To Revive American Manufacturing, Train Workers
Originally published: 08.01.12 by Terry Tanker
There’s a lot of urgent debate these days about American manufacturing. The relocation of U.S. manufacturing jobs to overseas companies has become a bone of contention between Democrats and Republicans in the presidential election. But there is a broad, bipartisan consensus that we have let our manufacturing sector wither to our economy’s detriment, and we’ve got to do whatever we can to create more production jobs and revitalize an industry force that once made the U.S. an economic powerhouse.
Critical to this discussion, and the hopes contained within it, is the question of manufacturing job skills and the gap between job-skills requirements and worker education. America is never going to bring back all of the mass-assembly, stamp-press types of jobs that many associate with traditional manufacturing. Those are gone for good, either automated out of existence or handled in low-wage factories in faraway places with less regulation and more government subsidies. The successful U.S. manufacturing plants that continue to pay good wages and benefits are workplaces where advanced job skills are a must. So to expand manufacturing nationally, we need more people with those advanced job skills.
Why should HVACR contractors care? First and foremost, manufacturing
The problem is that there are not enough highly skilled workers to fill all of the open positions that manufacturers have. It’s estimated that there is a 50% vacancy (amounting to some 600,000 jobs) for jobs requiring advanced production skills. So where does the shortfall come from, and what can we do about it?
Admittedly, the manufacturing community has not done a good job presenting itself as a good career path recently. We’ve also developed a distorted and negative mindset about careers that do not include college as the gateway to white-collar work, wherein manufacturing jobs have been depicted as dead-end blue-collar jobs, absent any notion of a career focus. Vocational schools, where practical job skills are the educational focus, have been shortchanged and denigrated.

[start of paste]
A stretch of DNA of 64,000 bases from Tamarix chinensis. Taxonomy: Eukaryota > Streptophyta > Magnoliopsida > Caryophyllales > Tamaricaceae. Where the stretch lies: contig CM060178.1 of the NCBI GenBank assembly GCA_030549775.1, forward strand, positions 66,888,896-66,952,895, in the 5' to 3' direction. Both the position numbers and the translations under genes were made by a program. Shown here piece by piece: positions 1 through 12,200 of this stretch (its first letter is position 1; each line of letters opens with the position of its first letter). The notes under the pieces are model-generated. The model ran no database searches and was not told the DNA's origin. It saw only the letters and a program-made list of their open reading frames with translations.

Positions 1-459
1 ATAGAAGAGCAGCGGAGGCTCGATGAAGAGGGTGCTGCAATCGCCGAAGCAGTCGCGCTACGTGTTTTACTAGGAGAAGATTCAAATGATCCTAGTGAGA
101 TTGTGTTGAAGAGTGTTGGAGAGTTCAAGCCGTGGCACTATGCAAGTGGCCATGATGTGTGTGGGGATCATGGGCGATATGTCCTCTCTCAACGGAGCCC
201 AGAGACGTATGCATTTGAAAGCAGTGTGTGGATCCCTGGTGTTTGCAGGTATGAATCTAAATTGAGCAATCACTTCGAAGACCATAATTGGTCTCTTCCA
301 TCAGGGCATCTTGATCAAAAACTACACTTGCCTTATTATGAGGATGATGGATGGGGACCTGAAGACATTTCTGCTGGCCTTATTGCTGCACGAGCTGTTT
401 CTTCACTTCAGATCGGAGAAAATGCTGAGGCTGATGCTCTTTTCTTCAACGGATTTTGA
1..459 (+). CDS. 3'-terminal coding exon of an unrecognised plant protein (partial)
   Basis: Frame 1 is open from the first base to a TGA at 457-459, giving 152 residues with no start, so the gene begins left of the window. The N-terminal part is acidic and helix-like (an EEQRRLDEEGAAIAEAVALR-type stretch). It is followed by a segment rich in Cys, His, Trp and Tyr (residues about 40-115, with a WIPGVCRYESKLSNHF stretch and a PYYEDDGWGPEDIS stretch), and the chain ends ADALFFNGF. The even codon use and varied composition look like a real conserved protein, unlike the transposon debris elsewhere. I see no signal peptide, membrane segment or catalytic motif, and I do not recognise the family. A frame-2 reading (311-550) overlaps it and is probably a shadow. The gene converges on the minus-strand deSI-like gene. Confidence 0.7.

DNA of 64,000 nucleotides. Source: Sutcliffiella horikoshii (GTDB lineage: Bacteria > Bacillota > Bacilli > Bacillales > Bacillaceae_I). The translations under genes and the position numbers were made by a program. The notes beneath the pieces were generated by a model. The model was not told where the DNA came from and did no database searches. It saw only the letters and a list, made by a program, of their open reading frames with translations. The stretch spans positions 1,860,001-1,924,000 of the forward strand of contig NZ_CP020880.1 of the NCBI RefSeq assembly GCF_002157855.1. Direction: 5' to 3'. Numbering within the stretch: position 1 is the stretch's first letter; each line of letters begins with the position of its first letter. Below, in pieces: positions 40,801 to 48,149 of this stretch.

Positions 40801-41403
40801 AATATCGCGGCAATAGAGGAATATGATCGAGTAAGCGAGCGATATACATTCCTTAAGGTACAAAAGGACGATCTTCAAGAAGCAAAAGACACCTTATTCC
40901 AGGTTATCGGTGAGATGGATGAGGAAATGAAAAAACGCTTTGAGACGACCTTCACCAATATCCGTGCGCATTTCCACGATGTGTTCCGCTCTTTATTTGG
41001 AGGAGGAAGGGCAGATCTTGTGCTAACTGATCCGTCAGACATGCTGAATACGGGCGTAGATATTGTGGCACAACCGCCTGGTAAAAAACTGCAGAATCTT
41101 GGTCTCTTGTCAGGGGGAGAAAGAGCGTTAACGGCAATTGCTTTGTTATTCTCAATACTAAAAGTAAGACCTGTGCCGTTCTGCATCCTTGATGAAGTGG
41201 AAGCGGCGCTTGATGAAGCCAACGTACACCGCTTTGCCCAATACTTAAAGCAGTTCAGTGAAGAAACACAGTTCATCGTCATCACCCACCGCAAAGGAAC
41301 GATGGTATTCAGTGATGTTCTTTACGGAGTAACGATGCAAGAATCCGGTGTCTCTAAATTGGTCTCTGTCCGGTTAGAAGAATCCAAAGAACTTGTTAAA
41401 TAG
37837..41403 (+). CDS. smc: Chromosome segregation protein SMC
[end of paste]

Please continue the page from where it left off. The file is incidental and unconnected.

All of this has to change. Not every high school graduate needs to go to college to have a successful career, and it would be healthier for our economy and education system if there were more emphasis and resources placed on the vocational side of the equation, as in a number of Western European countries. In Germany, for example, where a manufacturing career is prized, most students graduate from vocational “colleges” where specific job skills relating to the fundamental manufacture of high- quality products is the heart and soul of the curriculum. German manufacturers support this approach.
For their part, American manufacturers have to stand up and take on the task of training their own workers. If the education system can’t meet the need for skilled employees, and clearly it hasn’t, then manufacturers need to do it.
Contractors can relate to this because the shortage of skilled service technicians has been an issue for decades. However, I believe that the HVACR industry as a whole would rate significantly above manufacturers in the training area, and there are many examples. Recently, I attended the opening of Taco Manufacturing’s 24,000-square-foot Innovation & Learning Center. The company originally launched the center in 1992, and it’s been a continual focus at Taco to train their workforce, continually upgrade their skills, and expand their job expertise.
The often-asked question is what is the return on investment for spending dollars on employee training, and how can it be measured? Taco measures at least a portion of this ROI in employee turnover, which is less than 1%. Often companies are hesitant to invest in training for fear workers will leave and take the knowledge and experience elsewhere. However, according to John Hazen White Jr., Taco’s CEO, his experience demonstrates just the opposite: “If you train your workers, they will stay with you because training promotes job growth and job security.”
Being a successful American manufacturer, contractor, or business owner in today’s economy requires an active investment in one’s workers, precisely because they are not replaceable cogs performing mindless, repetitive tasks; but rather skilled, versatile individuals. That reality makes training the key to retention and also recruitment.
To successfully engage in training requires management’s commitment and funding. Focusing solely on the bottom line is what drove manufacturing jobs overseas in the first place, thereby leaving us in our present circumstances. Now we need to return jobs to our shores and revitalize our manufacturing base. But we will not be able to do that without training our workers.
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